LOS ANGELES, CA - JUNE 21: O.J. Simpson shows the jury a new pair of Aris extra-large gloves, similar to the gloves found at the Bundy and Rockingham crime scene 21 June 1995, during his double murder trial in Los Angeles,CA. Deputy Sheriff Roland Jex(L) and Prosecutor Christopher Darden (R) look on. (Photo credit should read VINCE BUCCI/AFP/Getty Images)
Former professional football player O.J. Simpson speaks during a parole hearing at Lovelock Correctional Center in Lovelock, Nevada, U.S., on Thursday, July 20, 2017. Simpson has been granted parole nine years into a 33-year sentence and could be released as soon as Oct. 1. Photographer: Jason Bean/Pool via Bloomberg
Former professional football player O.J. Simpson, center, listens as his daughter Arnelle Simpson testifies during a parole hearing at Lovelock Correctional Center in Lovelock, Nevada, U.S., on Thursday, July 20, 2017. Simpson has been granted parole nine years into a 33-year sentence and could be released as soon as Oct. 1. Photographer: Jason Bean/Pool via Bloomberg
LOVELOCK, NV - JULY 20: O.J. Simpson reacts after learning he was granted parole at Lovelock Correctional Center July 20, 2017 in Lovelock, Nevada. Simpson is serving a nine to 33 year prison term for a 2007 armed robbery and kidnapping conviction. (Photo by Jason Bean-Pool/Getty Images)
LOVELOCK, NV - JULY 20: O.J. Simpson arrives for his parole hearing at Lovelock Correctional Center July 20, 2017 in Lovelock, Nevada. Simpson is serving a nine to 33 year prison term for a 2007 armed robbery and kidnapping conviction. (Photo by Jason Bean/Reno Gazette-Journal-Pool/Getty Images)
LAS VEGAS, NV - MAY 17: O.J. Simpson watches his former defense attorney Yale Galanter testify during an evidentiary hearing in Clark County District Court on May 17, 2013 in Las Vegas, Nevada. Simpson, who is currently serving a nine-to-33-year sentence in state prison as a result of his October 2008 conviction for armed robbery and kidnapping charges, is using a writ of habeas corpus to seek a new trial, claiming he had such bad representation that his conviction should be reversed. (Photo by Ethan Miller/Getty Images)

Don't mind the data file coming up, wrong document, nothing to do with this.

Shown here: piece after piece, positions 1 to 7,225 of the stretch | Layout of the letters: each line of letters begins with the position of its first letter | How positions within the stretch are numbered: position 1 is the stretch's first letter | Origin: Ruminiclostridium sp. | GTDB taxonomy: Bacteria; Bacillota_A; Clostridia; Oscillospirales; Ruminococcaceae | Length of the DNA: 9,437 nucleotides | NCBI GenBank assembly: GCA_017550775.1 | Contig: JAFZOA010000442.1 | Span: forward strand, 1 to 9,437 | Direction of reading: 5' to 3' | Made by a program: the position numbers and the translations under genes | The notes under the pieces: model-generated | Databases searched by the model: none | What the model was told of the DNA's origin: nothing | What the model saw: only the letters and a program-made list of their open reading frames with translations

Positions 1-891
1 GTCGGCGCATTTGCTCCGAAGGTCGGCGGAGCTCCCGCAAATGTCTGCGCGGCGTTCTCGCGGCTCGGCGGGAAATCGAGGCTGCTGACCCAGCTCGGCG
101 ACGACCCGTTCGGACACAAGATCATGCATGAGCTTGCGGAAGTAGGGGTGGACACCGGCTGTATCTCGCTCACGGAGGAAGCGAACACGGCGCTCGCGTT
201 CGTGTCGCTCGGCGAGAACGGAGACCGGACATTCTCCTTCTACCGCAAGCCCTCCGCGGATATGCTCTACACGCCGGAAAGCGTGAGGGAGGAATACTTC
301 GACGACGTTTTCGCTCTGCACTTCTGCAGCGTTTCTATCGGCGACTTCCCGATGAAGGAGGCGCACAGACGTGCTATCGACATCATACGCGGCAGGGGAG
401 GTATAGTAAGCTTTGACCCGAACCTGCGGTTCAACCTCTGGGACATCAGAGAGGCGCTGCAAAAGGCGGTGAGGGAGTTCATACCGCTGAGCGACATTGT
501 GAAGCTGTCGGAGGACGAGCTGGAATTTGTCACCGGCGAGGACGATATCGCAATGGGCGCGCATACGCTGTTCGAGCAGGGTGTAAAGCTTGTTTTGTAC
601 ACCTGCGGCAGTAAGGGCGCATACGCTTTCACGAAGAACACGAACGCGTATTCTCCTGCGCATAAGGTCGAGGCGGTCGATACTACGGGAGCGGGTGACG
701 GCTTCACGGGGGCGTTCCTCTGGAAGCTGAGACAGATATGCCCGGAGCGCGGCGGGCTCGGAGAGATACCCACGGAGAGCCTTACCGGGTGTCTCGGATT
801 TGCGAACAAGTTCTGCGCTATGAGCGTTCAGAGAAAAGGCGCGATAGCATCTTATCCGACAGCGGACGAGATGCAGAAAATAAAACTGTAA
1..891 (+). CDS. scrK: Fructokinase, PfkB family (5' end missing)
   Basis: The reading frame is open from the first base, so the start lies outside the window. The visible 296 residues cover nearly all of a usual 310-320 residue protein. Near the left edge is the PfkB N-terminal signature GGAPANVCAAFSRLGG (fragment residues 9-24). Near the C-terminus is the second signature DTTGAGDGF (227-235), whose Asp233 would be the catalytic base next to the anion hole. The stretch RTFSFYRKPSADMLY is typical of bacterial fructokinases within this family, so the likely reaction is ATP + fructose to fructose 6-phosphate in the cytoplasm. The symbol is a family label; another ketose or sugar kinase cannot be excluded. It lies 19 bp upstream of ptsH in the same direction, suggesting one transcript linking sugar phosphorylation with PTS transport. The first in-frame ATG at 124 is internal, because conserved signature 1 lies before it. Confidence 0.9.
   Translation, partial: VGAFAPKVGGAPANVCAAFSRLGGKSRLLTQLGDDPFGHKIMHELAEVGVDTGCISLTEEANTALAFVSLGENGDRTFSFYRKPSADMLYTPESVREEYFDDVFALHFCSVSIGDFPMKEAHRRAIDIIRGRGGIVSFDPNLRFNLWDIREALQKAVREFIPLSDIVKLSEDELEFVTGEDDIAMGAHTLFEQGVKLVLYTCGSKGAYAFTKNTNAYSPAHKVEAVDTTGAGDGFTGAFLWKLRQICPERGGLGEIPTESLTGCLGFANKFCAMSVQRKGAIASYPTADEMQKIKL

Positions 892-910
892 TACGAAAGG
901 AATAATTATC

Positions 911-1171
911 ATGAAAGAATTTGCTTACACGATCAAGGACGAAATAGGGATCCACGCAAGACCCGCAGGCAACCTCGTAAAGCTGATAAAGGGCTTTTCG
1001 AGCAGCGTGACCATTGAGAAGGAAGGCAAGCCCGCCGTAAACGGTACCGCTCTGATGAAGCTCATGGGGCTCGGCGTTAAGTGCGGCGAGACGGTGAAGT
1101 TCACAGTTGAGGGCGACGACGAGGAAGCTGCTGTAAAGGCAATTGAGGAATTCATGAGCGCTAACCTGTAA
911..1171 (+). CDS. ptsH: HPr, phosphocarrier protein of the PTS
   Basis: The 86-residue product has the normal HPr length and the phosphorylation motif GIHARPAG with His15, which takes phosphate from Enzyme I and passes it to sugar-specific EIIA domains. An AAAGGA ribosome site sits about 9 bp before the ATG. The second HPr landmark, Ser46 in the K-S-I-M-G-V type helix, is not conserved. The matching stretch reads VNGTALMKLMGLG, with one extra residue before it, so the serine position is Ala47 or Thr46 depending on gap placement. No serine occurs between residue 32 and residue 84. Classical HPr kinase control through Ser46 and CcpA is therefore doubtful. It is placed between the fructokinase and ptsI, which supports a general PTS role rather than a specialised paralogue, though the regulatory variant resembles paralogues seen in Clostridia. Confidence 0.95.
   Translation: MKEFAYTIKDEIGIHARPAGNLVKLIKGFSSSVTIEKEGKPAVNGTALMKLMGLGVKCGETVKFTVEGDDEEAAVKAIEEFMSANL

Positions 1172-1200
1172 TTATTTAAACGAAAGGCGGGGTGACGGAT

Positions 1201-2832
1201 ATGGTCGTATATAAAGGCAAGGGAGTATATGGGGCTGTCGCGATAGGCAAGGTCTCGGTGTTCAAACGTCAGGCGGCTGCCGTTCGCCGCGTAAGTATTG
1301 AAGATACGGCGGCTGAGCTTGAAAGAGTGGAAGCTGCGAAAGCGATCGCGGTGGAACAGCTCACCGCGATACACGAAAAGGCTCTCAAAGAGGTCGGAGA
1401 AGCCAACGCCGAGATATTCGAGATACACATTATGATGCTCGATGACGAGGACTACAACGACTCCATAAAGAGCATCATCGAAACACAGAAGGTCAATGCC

VEGAS, NV - MAY 17: O.J. Simpson returns to the courtroom after a lunch break during the fifth day of an evidentiary hearing in Clark County District Court on May 17, 2013 in Las Vegas, Nevada. Simpson, who is currently serving a nine-to-33-year sentence in state prison as a result of his October 2008 conviction for armed robbery and kidnapping charges, is using a writ of habeas corpus to seek a new trial, claiming he had such bad representation that his conviction should be reversed. (Photo by Steve Marcus-Pool/Getty Images)
LAS VEGAS, NV - MAY 17: O.J. Simpson (C) and his defense attorneys Patricia Palm (L) and Ozzie Fumo (R) listen during an evidentiary hearing in Clark County District Court on May 17, 2013 in Las Vegas, Nevada. Simpson, who is currently serving a nine-to-33-year sentence in state prison as a result of his October 2008 conviction for armed robbery and kidnapping charges, is using a writ of habeas corpus to seek a new trial, claiming he had such bad representation that his conviction should be reversed. (Photo by Ethan Miller/Getty Images)